Even further away, although the boat - trip is very restful, is Restaurant Nani on San Pietro in Volta. This is an out-of-the way island with one old cathedral and a seaside square. It is legendary for its fish. My seafood starter of cold lobster, crab meat, different types of shrimps, sea eels, everything, was the best seafood starter I've ever had. It's a family business, famous in the area, and at weekends is packed with locals who come from all over. It's never touristy, except for me. And if you're clever, for you as well.

Which leaves Harry's Bar, still my favourite restaurant in the world. The Italians eat downstairs. Tourists mingle with locals six-deep around the bar, where Claudio makes the best bellinis on the planet; they were invented by Arrigo Cipriani's father. The tables are so close together you need to be a contortionist to get in. Next to me, 14 people crowded round a table that would have been okay for eight, but here it doesn't matter. Through it all, the white-clad waiters weave with dexterity. This room is genuinely chic, even though it has a linoleum floor and decor so plain I couldn't describe it. The food is the best ever. Harry Cipriano was away, but I met his daughter Joanna, who's very big on Italian television, and Carrado Alfonso manages it superbly.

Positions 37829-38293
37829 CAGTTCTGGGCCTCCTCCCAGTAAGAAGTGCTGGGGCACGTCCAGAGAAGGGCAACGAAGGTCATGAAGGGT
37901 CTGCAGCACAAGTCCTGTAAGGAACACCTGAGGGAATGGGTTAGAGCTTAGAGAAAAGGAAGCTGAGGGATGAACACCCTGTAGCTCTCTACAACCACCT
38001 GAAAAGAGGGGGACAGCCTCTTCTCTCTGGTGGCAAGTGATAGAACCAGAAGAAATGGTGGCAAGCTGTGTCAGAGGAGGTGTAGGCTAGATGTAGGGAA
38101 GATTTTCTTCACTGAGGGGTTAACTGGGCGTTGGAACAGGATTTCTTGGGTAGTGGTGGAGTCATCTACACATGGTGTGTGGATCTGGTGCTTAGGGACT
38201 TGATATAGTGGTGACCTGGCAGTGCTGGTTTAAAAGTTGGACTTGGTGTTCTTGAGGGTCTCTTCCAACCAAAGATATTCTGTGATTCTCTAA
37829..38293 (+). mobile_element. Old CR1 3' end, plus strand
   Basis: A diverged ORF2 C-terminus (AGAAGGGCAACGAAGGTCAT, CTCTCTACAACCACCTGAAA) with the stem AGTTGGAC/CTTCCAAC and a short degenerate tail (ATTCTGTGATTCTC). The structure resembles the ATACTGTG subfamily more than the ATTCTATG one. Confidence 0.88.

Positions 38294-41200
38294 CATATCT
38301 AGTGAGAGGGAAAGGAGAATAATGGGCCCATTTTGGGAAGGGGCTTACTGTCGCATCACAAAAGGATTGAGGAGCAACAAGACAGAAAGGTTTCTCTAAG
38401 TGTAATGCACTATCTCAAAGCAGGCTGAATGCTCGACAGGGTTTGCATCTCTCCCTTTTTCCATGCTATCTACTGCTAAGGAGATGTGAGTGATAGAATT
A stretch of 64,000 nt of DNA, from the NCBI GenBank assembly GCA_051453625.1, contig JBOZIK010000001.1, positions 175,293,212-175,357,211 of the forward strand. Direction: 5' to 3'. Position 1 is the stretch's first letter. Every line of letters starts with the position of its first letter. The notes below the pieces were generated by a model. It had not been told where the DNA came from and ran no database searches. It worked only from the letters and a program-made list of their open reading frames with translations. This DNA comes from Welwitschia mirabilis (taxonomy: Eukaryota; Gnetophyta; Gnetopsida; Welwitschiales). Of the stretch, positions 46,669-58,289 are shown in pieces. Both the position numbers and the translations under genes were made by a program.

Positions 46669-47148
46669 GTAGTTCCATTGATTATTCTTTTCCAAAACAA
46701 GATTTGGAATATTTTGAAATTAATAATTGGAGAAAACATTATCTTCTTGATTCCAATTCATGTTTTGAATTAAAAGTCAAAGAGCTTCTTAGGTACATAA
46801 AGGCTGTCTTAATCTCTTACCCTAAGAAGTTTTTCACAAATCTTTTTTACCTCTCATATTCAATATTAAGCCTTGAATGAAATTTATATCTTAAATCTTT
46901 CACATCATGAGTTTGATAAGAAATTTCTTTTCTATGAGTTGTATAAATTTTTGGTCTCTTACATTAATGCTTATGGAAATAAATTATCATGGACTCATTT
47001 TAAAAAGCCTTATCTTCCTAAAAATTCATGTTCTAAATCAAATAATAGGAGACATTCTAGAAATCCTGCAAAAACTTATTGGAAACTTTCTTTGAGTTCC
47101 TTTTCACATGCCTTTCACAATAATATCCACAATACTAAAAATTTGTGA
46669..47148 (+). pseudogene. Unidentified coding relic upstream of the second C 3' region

Take these restaurants and the ones I mentioned two weeks ago. Unless you're planning a residential relocation, they should be enough for anyone.



Letters

It was with great appreciation that I read your reviews of Reid's Hotel, Madeira. They confirmed for me the fact that the emperor is wearing no clothes. Last year, we made a reservation for Christmas dinner and tea on New Year's Eve at the hotel. Both meals were dogged by irritations. At Christmas, we arrived to find someone still vacuuming the floor in the lounge - hardly very festive - then proceeded to have the dinner spoilt by the waiters' overeagerness to clear the tables. But it was the New Year's Eve tea that was most disappointing. We arrived early, hoping to stroll in the gardens, but were informed by the front desk that they were open to guests only. When tea came, we were presented with two tiny jars of jam and two small dishes of cream between four, only to be told rudely that "most people share" when we questioned if this was correct. These are not the standards one expects from establishment that advertises itself as "one of the world's top hotels".
Faye Armstrong, Dublin

On June 12, we booked a table for nine at Rhodes in the Square in London SW1, which had opened only the day before. To catalogue the errors and delays that ensued would fill too much space, but the worst was that Gary Rhodes himself sat at a nearby table, deep in conversation with a diner, taking no note of the muddle that reigned as chaos poured from his kitchen. While we appreciate that celebrity chefs revel in their PR chats, surely on the day after opening, this one should have spent at least some time in his kitchen during service?
Tony Porter, Bigbury-on-Sea, Devon